Washington, DC: Congress Reauthorizes Protection For State Medical Marijuana Programs
By Derrick Stanley
State-sanctioned medical marijuana and industrial hemp programs are safe for now as Congress has approved spending legislation which the President has signed into law that reauthorizes language protecting those programs. But the President issued a signing statement expressing his personal opposition to the measure, saying that those provisions could interfere with his constitutional authority. Signing statements are often issued by presidents, but they do not carry the weight of law.
Section 537 of the Consolidated Appropriations Act of 2017, states that no federal funds may be appropriated to "prevent any [state] from implementing their own laws that authorize the use, distribution, possession, or cultivation of medical marijuana." That language is now known as the Rohrabacher-Blumenauer amendment, passed in 2014.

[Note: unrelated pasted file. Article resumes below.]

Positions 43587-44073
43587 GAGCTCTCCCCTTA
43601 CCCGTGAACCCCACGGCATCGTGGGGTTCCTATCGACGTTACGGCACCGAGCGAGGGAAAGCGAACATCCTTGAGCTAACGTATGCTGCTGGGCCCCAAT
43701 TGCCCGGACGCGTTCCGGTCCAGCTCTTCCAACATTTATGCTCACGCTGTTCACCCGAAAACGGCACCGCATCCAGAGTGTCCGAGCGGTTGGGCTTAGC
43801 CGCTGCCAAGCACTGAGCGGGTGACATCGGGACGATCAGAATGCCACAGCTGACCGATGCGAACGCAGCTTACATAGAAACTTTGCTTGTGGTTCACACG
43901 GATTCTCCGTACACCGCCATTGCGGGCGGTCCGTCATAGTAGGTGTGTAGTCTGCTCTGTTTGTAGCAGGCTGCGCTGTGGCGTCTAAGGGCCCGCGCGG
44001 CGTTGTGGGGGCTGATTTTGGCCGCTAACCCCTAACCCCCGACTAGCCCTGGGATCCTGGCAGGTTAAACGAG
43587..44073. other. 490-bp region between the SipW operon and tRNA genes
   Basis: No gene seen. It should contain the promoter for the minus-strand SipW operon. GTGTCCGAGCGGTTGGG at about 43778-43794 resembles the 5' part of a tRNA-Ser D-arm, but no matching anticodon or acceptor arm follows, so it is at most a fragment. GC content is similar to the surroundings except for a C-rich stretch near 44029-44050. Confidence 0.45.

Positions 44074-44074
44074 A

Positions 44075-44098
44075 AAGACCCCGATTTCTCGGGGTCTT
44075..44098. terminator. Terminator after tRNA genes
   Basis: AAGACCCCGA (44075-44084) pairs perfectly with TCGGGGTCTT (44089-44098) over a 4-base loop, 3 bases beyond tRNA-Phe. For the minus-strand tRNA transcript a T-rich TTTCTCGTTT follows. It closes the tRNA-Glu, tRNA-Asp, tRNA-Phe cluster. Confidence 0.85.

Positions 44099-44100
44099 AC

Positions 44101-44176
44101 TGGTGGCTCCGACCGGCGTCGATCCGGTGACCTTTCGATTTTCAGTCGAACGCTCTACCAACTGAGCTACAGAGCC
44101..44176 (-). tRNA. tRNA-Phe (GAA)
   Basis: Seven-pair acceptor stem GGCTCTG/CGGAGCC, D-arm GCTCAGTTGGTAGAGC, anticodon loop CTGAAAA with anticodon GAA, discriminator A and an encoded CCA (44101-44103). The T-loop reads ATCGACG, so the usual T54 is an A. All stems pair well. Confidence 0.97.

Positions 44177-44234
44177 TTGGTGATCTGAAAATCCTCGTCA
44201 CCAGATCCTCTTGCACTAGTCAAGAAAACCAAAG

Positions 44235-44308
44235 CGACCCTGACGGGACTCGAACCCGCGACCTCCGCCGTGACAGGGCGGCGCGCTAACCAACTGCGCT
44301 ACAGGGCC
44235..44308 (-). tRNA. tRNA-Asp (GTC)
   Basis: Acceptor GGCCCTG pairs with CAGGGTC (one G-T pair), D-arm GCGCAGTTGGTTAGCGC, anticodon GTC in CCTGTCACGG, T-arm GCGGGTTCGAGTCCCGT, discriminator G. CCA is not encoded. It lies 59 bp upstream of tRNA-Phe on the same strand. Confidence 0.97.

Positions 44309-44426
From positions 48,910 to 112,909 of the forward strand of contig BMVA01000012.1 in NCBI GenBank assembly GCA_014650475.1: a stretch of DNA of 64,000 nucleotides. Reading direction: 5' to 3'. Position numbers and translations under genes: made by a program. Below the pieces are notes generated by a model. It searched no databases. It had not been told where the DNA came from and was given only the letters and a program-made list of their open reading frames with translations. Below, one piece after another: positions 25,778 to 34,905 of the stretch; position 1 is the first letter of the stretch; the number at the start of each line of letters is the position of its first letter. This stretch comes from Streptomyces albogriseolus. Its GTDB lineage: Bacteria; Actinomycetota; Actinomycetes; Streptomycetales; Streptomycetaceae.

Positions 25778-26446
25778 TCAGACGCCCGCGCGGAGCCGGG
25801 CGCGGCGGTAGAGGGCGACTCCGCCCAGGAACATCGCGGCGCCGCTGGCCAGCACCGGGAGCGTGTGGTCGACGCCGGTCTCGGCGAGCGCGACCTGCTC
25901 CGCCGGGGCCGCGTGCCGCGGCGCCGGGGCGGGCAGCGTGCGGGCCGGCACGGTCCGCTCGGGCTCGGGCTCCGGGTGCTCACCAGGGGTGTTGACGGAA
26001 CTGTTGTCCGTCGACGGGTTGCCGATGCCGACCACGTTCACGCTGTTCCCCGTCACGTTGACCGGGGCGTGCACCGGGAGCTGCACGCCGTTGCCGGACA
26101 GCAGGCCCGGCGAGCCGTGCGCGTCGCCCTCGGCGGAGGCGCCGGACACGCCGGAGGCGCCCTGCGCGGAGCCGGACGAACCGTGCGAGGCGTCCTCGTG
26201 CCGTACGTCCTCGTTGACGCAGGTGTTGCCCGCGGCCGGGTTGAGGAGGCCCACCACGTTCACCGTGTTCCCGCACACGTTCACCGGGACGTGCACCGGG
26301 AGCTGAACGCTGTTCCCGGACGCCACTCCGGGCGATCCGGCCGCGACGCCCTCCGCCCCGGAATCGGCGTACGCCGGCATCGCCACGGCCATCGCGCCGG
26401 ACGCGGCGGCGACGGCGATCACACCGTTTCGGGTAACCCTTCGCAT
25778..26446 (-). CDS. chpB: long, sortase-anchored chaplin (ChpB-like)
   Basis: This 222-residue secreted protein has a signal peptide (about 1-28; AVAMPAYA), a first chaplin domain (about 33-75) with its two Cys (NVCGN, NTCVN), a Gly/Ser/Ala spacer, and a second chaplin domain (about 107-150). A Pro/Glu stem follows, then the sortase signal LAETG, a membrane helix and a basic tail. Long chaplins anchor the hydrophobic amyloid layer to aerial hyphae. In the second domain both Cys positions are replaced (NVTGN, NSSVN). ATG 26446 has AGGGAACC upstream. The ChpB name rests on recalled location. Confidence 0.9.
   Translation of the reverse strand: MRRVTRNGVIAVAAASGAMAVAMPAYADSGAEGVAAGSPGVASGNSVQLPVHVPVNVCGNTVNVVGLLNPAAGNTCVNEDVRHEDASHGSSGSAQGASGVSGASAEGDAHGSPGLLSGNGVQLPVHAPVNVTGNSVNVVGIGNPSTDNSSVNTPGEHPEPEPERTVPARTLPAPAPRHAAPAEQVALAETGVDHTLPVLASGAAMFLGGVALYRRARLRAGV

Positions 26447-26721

State-sponsored hemp programs were also reauthorized, thanks to a similar amendment.
Both amendments will remain in effect until September 30, 2017; at that time members of Congress will once again need to either reauthorize the language or let the provisions expire.
Forty-six states presently acknowledge the therapeutic use of marijuana and various marijuana-derived products. Thirty states recognize hemp as an industrial crop.
Eight states have legalized the adult recreational use, production, and sale of marijuana. Non-medical, retail marijuana businesses operating in these states are not protected by these amendments and still remain vulnerable to federal interference or prosecution. Members of the Trump administration, such as Sean Spicer and Jeff Sessions, have recently said that the administration was considering engaging in "greater enforcement" of federal anti-marijuana laws in these jurisdictions.